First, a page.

Politicians of contrasted character. The father was a worldly minded courtier, bent on accumulating a great landed estate. The son was a radical puritan with mystical leanings, and in middle life a doctrinaire republican.
Through purchase or patronage, the elder acquired a succession of posts in the royal household, won Charles I's confidence, and became a privy counsellor in 1630. Favoured also by the queen, he rose in February 1640 to secretary of state. Gradually he aligned himself with the future parliamentarians, until Charles stripped him of all his offices.
The younger Vane sacrificed a promising career at court in 1635 for the religious liberty of Massachusetts, where within six months he was elected governor. He got deep into religious controversy, clashed seriously with the general court, resigned, and returned home in 1637. In the Long Parliament he rapidly became a leader of the war party, and a close ally of Cromwell. But by 1648 he and Cromwell were parting company, and he held aloof from the king's trial. He was very active, however, in the government of the Commonwealth, and he regarded Cromwell's Protectorate as a betrayal of its republican principles. He was excepted from pardon at the Restoration, and was executed in 1662.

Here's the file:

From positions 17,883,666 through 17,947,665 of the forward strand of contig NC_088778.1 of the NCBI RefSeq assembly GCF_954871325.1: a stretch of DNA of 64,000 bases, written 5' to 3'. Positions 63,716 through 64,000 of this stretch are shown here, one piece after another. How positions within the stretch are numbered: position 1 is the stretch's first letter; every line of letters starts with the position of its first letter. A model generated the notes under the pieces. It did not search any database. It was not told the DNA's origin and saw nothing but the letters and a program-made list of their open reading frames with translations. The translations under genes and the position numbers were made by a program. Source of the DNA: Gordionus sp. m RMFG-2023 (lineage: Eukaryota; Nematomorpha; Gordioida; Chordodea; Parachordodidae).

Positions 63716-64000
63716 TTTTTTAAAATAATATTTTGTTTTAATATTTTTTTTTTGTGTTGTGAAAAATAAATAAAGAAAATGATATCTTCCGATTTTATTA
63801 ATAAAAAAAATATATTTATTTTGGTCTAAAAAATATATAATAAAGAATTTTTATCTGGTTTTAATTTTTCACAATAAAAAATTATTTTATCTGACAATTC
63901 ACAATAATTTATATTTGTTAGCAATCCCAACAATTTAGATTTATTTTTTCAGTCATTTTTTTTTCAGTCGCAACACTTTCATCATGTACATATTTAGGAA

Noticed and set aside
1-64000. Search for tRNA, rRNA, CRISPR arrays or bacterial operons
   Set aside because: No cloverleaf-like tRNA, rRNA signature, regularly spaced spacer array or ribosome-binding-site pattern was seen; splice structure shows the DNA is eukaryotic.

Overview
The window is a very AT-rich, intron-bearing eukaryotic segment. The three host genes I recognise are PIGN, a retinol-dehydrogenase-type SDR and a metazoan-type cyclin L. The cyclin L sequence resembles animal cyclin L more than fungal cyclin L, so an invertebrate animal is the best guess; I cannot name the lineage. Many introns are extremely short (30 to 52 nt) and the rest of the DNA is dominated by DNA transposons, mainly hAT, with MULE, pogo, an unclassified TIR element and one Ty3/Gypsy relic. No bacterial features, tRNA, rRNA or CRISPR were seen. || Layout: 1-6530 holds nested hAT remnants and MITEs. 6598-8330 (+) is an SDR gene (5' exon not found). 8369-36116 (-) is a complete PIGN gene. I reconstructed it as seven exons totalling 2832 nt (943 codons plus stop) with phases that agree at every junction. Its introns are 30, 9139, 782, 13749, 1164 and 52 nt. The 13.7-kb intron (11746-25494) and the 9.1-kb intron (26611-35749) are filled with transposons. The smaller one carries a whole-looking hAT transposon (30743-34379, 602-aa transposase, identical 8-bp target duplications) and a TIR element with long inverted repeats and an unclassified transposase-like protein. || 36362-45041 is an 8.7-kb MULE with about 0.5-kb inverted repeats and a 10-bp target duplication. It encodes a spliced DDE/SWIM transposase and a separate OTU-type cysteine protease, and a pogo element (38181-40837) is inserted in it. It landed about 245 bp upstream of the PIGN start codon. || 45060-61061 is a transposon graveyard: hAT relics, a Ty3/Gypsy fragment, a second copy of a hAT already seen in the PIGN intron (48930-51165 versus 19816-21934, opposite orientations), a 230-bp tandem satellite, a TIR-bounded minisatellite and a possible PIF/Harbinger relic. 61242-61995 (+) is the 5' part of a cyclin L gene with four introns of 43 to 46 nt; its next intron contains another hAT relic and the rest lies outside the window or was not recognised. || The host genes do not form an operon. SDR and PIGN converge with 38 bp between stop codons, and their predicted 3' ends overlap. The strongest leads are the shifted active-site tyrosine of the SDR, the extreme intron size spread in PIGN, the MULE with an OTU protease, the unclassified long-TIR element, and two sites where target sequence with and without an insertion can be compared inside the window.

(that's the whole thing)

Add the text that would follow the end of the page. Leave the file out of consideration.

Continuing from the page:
Subjects: British History.